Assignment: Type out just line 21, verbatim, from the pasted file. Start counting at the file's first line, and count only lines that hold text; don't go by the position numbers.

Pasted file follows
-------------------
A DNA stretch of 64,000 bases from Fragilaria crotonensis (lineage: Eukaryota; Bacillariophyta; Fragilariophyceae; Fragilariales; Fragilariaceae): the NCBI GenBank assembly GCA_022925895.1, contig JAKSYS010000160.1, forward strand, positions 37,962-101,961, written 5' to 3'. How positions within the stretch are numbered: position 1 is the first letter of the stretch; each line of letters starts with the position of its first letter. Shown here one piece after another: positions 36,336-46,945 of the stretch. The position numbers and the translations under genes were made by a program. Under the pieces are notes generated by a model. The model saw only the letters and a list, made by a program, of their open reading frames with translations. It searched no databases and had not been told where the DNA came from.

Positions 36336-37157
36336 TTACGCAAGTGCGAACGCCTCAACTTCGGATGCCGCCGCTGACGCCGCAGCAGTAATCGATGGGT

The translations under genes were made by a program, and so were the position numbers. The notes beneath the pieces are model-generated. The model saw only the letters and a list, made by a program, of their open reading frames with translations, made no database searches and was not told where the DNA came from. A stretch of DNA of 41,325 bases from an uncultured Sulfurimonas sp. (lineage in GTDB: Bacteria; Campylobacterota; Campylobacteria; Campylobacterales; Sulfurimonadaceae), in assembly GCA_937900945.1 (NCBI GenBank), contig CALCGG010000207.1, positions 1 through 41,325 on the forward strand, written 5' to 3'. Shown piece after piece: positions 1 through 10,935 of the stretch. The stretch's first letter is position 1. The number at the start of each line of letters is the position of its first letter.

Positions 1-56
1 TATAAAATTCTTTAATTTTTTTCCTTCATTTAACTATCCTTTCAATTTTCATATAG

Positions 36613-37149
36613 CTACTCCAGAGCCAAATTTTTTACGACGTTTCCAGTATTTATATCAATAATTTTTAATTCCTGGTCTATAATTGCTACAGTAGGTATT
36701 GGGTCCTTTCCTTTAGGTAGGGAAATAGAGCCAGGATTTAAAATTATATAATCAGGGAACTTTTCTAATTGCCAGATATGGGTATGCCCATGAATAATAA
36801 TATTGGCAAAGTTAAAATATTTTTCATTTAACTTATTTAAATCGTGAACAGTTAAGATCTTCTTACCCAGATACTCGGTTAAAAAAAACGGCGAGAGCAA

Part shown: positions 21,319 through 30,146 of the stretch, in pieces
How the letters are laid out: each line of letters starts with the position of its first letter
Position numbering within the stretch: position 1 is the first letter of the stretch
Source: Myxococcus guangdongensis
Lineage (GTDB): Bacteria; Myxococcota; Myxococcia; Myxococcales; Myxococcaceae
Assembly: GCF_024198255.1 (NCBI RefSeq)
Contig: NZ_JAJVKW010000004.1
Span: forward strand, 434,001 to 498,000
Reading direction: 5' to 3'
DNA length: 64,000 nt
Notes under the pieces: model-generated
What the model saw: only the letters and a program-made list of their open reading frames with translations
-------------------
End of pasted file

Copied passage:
Notes under the pieces: model-generated